The United States and India agreed to resume the search in northeastern India for the remains of US military personnel lost in aircraft crashes during World War II, announced the Defense Department on June 5. DOD estimates that there are approximately 400 unaccounted-for US military personnel from some 90 aircraft crashes in the area during the war. “This is a critical step toward bringing home our service members lost during World War II,” stated Defense Secretary Leon Panetta on Tuesday. He added, “The United States and India, working together, can help provide comfort to the families of Americans who were lost during the war.” The United States has information on 16 known crash sites and continues to develop information on others, according to DOD’s release. Panetta, on the back end of his Asia trip, arrived in India on June 5 for meetings with Indian Prime Minister Manmohan Singh and Indian National Security Advisor Shivshankar Menon.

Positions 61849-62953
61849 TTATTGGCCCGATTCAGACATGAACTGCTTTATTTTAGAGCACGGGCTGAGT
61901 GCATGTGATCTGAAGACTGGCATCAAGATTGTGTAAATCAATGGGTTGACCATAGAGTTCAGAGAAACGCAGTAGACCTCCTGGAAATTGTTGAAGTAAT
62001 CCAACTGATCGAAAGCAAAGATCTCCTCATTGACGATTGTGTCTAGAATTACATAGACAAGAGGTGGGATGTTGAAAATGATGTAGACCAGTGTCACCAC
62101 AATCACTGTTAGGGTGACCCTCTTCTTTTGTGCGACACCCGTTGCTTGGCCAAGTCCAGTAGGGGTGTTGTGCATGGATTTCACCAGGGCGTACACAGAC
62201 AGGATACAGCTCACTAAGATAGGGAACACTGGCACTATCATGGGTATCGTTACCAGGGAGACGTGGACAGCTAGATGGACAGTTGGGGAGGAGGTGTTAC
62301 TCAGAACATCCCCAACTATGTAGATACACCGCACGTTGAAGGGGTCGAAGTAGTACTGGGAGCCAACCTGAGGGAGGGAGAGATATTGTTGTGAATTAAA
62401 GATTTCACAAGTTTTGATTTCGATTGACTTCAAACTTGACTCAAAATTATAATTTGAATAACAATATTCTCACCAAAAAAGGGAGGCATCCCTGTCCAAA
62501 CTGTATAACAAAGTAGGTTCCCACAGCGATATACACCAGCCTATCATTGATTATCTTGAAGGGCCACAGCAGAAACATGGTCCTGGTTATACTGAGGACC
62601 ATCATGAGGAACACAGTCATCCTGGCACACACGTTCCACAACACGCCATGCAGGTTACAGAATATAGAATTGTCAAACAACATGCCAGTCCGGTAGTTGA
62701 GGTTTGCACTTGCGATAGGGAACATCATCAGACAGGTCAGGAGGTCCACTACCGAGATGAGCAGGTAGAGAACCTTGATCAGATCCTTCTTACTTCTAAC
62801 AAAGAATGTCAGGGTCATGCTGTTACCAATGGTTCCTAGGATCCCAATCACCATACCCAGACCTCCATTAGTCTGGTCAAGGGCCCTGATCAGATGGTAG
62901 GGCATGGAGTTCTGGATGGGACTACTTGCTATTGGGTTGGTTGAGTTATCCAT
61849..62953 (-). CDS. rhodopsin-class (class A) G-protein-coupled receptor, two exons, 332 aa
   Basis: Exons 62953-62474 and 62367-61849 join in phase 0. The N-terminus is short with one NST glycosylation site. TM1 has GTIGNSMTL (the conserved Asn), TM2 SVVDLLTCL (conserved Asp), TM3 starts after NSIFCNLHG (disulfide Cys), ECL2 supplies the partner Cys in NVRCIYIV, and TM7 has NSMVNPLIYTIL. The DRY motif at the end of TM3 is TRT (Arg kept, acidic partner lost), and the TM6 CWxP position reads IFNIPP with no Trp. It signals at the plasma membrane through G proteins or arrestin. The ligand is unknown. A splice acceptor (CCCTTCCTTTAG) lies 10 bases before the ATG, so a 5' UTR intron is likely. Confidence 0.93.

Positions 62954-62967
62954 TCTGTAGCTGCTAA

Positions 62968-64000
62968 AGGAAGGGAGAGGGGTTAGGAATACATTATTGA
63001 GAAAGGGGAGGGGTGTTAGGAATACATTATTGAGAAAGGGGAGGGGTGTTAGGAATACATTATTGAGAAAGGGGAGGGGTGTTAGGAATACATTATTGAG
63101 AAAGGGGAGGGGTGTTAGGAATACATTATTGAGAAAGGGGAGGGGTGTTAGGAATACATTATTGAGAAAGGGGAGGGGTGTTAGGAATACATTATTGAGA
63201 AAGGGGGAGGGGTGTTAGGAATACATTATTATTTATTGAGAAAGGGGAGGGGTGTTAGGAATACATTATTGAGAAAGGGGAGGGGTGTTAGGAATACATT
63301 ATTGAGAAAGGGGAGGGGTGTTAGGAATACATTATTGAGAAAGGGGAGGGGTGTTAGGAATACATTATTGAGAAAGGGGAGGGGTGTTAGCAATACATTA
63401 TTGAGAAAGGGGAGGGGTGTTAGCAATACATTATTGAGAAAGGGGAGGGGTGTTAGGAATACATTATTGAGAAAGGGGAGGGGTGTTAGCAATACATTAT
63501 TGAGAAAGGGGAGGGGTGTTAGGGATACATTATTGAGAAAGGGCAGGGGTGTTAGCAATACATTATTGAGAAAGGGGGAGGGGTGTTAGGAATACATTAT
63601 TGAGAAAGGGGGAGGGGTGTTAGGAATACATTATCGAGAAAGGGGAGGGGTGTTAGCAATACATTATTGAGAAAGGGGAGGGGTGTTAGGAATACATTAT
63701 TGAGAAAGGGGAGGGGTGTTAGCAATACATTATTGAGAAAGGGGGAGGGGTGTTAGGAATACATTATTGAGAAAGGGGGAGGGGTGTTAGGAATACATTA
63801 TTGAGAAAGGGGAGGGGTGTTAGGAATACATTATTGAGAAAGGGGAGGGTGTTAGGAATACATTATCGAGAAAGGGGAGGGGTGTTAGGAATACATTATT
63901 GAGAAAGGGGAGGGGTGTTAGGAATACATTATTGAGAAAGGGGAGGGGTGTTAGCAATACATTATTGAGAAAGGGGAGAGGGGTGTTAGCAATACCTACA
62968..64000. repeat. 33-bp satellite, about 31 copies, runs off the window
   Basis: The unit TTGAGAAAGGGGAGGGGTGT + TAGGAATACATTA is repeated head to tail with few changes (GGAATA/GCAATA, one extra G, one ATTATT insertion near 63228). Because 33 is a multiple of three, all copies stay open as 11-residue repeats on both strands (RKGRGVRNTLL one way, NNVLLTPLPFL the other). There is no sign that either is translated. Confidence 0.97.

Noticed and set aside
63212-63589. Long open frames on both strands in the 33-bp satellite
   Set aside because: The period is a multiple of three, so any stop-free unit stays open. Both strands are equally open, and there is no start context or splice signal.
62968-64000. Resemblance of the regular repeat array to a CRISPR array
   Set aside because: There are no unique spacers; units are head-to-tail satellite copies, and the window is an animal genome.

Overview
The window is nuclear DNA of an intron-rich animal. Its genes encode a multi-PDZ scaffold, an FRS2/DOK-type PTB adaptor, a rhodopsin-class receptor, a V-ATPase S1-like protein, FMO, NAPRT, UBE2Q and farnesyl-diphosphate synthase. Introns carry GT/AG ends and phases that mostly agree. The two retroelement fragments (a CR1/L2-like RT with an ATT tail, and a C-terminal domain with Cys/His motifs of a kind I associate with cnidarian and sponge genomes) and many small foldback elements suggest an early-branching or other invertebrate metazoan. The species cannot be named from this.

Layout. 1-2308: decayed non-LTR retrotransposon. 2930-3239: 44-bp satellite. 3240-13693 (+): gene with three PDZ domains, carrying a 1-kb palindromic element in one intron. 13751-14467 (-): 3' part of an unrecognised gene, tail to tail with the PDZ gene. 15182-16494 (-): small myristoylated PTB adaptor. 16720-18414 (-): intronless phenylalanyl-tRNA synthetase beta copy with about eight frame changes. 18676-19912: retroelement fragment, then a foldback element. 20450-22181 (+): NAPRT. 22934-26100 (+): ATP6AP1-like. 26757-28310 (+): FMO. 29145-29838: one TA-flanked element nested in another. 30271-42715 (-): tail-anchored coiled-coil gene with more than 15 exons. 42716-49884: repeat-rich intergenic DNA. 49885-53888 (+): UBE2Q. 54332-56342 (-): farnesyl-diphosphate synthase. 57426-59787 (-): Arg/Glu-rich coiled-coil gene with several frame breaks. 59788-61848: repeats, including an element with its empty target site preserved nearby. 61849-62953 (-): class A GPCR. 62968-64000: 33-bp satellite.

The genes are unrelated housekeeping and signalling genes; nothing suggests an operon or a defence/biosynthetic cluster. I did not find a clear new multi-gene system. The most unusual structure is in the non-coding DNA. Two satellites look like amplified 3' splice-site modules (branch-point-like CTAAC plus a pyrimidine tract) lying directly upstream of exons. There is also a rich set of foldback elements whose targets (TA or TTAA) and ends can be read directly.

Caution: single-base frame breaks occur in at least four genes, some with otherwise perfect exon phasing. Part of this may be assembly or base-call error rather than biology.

Three B-1B Lancers from the 7th Bomb Wing flew over the Indo-Pacific alongside F-16s from the Japanese Air Self-Defense Force as part of a joint large force exercise. The mission began and ended in the continental U.S. The bombers flew 31 hours and landed Jan. 11.